Elis crushed at Yale Field

Baseball head coach John Stuper literally threw almost everything he had at the University of Connecticut in Yale’s home opener, but the revolving-door progression of Eli pitchers was unable to tame the Huskies’ bats.

The Bulldogs (6-13) went through nine different pitchers in the same number of innings on their way to an 18-7 loss to a fairly strong UConn team. The Elis often use multiple pitchers during midweek non-conference games in order to get them work in live situations, but giving up 18 runs on 20 hits to the Huskies (9-10) was not in the plan for yesterday’s game. The situation was so unexpected that Stuper felt compelled to call a pitchers-only meeting following the game to discuss their performance.

Yale 2B Justin Ankney ’07 beats a close throw at second base. A bright spot on an otherwise miserable afternoon, Ankney belted a two-run blast and had three RBI on four hits.
Matt Lucas
Yale 2B Justin Ankney ’07 beats a close throw at second base. A bright spot on an otherwise miserable afternoon, Ankney belted a two-run blast and had three RBI on four hits.

Starter Chris Wietlispach ’08 gave up four earned runs in his two innings of work. His early season struggles continue as he searches for control on the mound and fights to stay ahead of batters in the count. Brian Irving ’08 and Steve Gilman ’08, both starters in the normal rotation, gave up five runs each in a 10-run sixth inning for the Huskies that kept Yale far from the lead for the rest of the game. Top closer Brett Rosenthal ’07 had similar trouble on the mound, surrendering two runs and three hits in his one inning.

“We’re starting to worry about the performances we’ve been having,” Wietlispach said. “And I’m probably at the top of that list.”

The best performances came from the more inexperienced pitchers. Chris Finneran ’10, Matthew Smith ’10, Brandon Josselyn ’09 and Chris Walsh ’09 each threw a scoreless inning. Josselyn, who is expected to fill the fourth spot in the starting rotation, looked especially impressive with his command and composure on the hill. He gave up one hit and struck out one batter.

Wietlispach said he expects the pitchers who have seen good innings to get more playing time in future games.

While pitching depth is important, especially during Ivy League weekends, offensive consistency is equally necessary. The Bulldogs were batting .303 as a team coming into Wednesday’s contest and managed to maintain their current hot streak by amassing seven runs and 18 hits against UConn.

Some on the team even said they felt that their hitting was improving.

“Over the spring break trip, we didn’t have a lot of time to practice,” shortstop Dan Soltman ’08 said. “We spent the last couple of days getting back to basics. Hitting is all about a good approach.”

One player who benefited from the additional practice sessions this week was captain Justin Ankney ’07. The second baseman entered the game batting .234, 55 points lower than where he finished last season. On Wednesday he went four-for-five at the plate, including a two-run bomb over the centerfield wall. He finished with two runs and three RBIs.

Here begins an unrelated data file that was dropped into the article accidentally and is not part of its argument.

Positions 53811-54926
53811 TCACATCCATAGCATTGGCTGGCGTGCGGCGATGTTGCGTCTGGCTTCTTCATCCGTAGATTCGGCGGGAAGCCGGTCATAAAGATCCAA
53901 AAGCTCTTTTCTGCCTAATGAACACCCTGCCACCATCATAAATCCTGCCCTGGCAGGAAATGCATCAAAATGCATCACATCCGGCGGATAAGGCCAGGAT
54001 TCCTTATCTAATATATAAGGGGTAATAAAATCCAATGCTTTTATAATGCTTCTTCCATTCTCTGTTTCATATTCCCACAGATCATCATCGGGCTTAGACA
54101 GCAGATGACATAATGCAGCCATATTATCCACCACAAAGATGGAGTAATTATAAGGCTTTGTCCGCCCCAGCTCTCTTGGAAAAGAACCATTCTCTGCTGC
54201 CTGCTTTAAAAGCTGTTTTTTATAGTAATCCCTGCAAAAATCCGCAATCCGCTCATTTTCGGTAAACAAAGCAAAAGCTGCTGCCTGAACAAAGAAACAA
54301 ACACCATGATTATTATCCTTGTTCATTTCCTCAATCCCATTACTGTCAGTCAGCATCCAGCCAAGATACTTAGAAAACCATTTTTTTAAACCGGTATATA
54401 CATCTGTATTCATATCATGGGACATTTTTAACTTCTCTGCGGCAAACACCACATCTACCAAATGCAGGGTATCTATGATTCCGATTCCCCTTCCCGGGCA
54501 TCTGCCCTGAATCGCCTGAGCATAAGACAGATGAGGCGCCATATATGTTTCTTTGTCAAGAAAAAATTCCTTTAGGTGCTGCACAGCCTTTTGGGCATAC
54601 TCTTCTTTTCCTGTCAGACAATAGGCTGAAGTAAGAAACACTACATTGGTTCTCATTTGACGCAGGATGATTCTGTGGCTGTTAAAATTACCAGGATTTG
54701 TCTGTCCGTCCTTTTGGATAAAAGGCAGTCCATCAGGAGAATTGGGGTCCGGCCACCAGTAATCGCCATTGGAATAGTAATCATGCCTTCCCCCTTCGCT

“Yesterday we took two hours of batting practice and then I stayed another hour to work on my own,” Ankney said. “It felt great today. I was hoping to get my swing back by conference time.”

Ankney said his struggles prior to this game were a result of many factors, including strong competition and a grueling spring break schedule that didn’t allow much time for hitters to work on their swings.

Quietly in all of this, catcher and right fielder Ryan Lavarnway ’09 has extended his hitting streak to 19 games. He went three for five against the Huskies.

As the pitching staff works itself out, the offense will need to be strong heading into the Ivy League schedule. The Bulldogs will open up conference play on Saturday with a double header against Cornell (6-9) and will then travel south to meet with Princeton (4-11) for another double-header on Sunday.

The Bulldogs beat the Big Red twice last season and split with the Tigers. Both Cornell and Princeton play in the Ivy League’s Gehrig Division, which the Tigers won last year. The Elis play in the Rolfe Division and will see both of the teams only twice this season.

“How we play this weekend may show how we play for the rest of the Ivy League season,” Wietlispach said. “We’d like to get wins against teams from the other division.”

The Elis must be aware of strong bats from the two opponents.

Cornell’s second baseman, Jimmy Heinz, has been batting especially well of late, and earned Ivy League Honor Roll honors for collecting a team-high eight hits over six games last week. Teammate Domenic Di Ricco leads the Big Red with a .339 batting average and has also driven in five runs.

Princeton possesses its own offensive power in the form of senior Sal Iacono, a catcher hitting .417 this season. Teammate Greg Van Horn is batting .396 and has compiled a team-high 15 runs.

“Princeton is always really good,” Ankney said. “We have Cornell first and it’s going to be tough not to look past them. Ivy League games are always really close and they all count.”

The critical part of the season has arrived for the Bulldogs, and hopefully their arms can shake the tough outing yesterday and get prepared for the grudge matches to come.

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